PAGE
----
I don’t do hard things in January.

I don’t do hard things in January. This has been a new revelation on my journey from perfectionism to its opposite, whatever that may be. From my experience, a perfectionist’s approach to the New Year’s holiday is to microscopically examine every way you did not live up to unattainable ideals in the prior year. Then once you have a good shame spiral swirling, gradually convince yourself that this year, you will do all the things, be all the things to all the people. This cycle is predicated on the belief that perfection is attainable and the lie that incremental progress makes it possible.

Despite my work to reject this old approach, I refuse to give up on the promise of New Years. I embrace the opportunity for deep reflection and I crave the space to look ahead with intention. And in 2020 the page turns to not just a new year but a new decade.

This is the question: how do I stop abusing myself into the new year and instead take the time I need to reset, reprioritize, and rejuvenate? Last year a friend posted about how she takes January to reflect rather than to initiate and that resonated. Expanding the timeline to whatever it needs to be feels really good. Last year I used Chinese New Year as my decision point. This year I did a lot of reflecting through the sunset of one year and into the sunrise of the new one. I haven’t rushed to create goals or to push myself into any changes, big or small. Instead I used January as a testing ground, trying different shifts, reflecting on how they made me feel. I’ve been sitting with ideas for days and weeks– turning them over, thinking about their implications, identifying ways even a small change can ripple out into many areas of my life.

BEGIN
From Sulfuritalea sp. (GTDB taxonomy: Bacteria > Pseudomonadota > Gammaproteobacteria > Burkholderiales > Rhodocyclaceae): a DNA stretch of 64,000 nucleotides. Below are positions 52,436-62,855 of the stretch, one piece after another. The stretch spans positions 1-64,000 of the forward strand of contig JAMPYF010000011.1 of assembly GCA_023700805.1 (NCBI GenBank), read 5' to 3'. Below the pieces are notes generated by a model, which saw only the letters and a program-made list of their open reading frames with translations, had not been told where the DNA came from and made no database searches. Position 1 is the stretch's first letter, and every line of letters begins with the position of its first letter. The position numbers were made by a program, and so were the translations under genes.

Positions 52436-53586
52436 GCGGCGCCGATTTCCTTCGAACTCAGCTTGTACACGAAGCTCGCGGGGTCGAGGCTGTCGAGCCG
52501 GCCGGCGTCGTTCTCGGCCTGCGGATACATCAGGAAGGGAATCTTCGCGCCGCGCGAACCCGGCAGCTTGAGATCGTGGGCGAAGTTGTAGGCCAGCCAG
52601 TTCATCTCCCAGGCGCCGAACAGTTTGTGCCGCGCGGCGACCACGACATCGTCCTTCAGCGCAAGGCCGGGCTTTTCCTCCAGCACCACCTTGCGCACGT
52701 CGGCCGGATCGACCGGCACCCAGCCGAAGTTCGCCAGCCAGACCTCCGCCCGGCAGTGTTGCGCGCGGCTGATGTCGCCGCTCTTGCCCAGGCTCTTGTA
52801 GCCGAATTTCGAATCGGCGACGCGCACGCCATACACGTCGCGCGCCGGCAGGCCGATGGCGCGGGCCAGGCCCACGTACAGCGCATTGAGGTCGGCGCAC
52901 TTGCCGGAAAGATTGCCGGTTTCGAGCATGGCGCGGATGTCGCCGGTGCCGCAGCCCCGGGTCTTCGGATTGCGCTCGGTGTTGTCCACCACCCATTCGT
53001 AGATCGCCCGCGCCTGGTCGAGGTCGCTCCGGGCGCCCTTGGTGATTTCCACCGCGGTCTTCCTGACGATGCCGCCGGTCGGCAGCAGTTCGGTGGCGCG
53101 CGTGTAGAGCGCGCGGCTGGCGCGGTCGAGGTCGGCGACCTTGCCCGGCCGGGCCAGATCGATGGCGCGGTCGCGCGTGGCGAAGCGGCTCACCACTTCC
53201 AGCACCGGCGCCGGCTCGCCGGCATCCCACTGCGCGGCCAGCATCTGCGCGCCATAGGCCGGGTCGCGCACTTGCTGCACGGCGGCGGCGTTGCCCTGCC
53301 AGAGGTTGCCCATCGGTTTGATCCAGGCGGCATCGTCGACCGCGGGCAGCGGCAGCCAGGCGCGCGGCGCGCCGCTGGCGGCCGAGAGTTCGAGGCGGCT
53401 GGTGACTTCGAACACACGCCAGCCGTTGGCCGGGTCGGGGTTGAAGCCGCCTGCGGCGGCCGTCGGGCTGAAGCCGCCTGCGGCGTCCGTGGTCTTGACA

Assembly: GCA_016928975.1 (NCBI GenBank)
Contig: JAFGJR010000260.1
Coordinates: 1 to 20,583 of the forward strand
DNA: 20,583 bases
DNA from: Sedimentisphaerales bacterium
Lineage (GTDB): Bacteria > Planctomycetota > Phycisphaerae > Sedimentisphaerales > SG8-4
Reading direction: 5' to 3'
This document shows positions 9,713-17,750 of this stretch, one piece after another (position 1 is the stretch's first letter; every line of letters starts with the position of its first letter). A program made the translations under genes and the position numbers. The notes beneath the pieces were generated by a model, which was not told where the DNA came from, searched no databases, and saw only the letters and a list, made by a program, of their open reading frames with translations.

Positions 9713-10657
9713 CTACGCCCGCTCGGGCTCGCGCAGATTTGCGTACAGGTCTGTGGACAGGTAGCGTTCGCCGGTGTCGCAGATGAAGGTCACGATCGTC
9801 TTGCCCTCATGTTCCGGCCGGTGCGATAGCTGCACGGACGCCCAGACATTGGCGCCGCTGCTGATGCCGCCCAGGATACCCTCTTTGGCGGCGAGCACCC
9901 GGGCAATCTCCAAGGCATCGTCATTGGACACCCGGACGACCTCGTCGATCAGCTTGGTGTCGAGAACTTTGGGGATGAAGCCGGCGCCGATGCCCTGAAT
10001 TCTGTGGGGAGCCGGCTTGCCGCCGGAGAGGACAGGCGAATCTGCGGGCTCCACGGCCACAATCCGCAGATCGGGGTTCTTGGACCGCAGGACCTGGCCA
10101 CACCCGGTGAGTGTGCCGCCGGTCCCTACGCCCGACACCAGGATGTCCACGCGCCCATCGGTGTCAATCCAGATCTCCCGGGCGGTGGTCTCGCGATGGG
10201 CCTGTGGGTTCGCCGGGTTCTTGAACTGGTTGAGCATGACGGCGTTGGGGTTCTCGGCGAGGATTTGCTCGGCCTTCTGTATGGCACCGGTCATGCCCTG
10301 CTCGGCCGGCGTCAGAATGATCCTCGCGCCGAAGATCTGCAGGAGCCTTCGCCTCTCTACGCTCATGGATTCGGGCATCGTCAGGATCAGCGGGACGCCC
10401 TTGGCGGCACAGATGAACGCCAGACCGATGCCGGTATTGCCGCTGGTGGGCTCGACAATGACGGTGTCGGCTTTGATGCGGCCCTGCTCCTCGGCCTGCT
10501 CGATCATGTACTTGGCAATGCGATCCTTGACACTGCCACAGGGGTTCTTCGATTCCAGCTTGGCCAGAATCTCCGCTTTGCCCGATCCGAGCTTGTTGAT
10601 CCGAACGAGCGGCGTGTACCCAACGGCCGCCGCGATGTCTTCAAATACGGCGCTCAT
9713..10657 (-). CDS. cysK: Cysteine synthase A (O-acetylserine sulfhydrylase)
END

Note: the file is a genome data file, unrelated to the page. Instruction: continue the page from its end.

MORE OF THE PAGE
January will focus on kindness to both my past and future selves. Before doing a difficult a thing, I’m asking myself why. Before plunging my energy against habit and inertia, I’m considering how. Instead of committing to change because it promises tempting returns, I’m observing how one change ripples into many, and how one shift can feel seismic. I’m moving through this first month of a new decade with heightened awareness, easy forgiveness, and a spirit of “let’s see what happens.”

Eventually, I will make a few key decisions and commitments for the year. But only after I’ve tried them on and felt their weight. I’ve decided that self-improvement is less important than growing myself. I need to understand that difference moment by moment, month by month.

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